Sad to hear about the death of Michael Mussa, the IMF's witty and trenchant former chief economist for nearly a decade, who resigned in 2001. He was 67.

Christine Lagarde, Managing Director of the IMF,  made the following statement.

The Wall Street Journal says the former Chicago University professor did not shy away from controversy. The Washington Post said he helped shape the IMF's responses to financial crises in the 1990s. Later, as a senior fellow at the Peterson Institute, Mussa was well known for his semiannual forecasts of global economic growth, conveyed with tough assessments, clarity of expression, and biting wit. Paul Krugman said his most influential work was on currency regimes.

The IMF's Research Department organized a conference in his honor called “MussaFest” to mark his 60th birthday in 2004.

Mussa contributed widely and influentially to economic theory and empirics, and served as the Fund's Economic Counsellor and Director of the Research Department from 1991 to 2001. He also was a Member of the President's Council of Economic Advisers from 1986 to 1988. He was a professor at University of Chicago, University of Rochester, the City University of New York, the London School of Economics, and the Graduate Institute of International Studies in Geneva, Switzerland.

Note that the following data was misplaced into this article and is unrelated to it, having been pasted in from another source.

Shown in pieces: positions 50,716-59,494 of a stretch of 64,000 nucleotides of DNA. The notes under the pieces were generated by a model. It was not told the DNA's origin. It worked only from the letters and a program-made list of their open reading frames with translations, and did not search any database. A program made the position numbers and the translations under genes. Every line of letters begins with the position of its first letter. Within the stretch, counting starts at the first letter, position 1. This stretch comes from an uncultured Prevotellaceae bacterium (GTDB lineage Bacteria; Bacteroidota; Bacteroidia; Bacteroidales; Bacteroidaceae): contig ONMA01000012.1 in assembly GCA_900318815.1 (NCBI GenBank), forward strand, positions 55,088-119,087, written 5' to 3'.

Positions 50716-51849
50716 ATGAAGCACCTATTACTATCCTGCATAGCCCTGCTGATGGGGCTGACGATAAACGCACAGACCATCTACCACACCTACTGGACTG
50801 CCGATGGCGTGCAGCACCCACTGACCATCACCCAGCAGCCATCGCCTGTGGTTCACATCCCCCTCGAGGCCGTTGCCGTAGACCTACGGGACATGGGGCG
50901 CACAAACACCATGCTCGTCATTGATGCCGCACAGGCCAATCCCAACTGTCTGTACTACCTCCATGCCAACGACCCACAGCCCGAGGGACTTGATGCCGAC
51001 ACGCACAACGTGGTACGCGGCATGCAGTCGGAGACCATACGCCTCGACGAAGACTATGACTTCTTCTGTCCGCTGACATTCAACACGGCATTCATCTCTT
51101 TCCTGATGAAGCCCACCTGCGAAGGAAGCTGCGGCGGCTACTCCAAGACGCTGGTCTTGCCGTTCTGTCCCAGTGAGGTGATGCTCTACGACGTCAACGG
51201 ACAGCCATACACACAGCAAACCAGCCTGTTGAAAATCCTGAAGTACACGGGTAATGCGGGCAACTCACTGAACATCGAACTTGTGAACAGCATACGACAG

During his career, Mussa studied extensively the macroeconomic problems inherent to open economies. Furthermore, he applied his knowledge to the design of economic policy and prevention of crises for developing and developed countries. His contributions inspired many economists in the academic world and at the IMF. Read his interesting address on global integration at Jackson Hole in 2000, and his analysis of the Fund's approach to macroeconomics here.

Watch a video of his assessment of recent economic conditions from last September.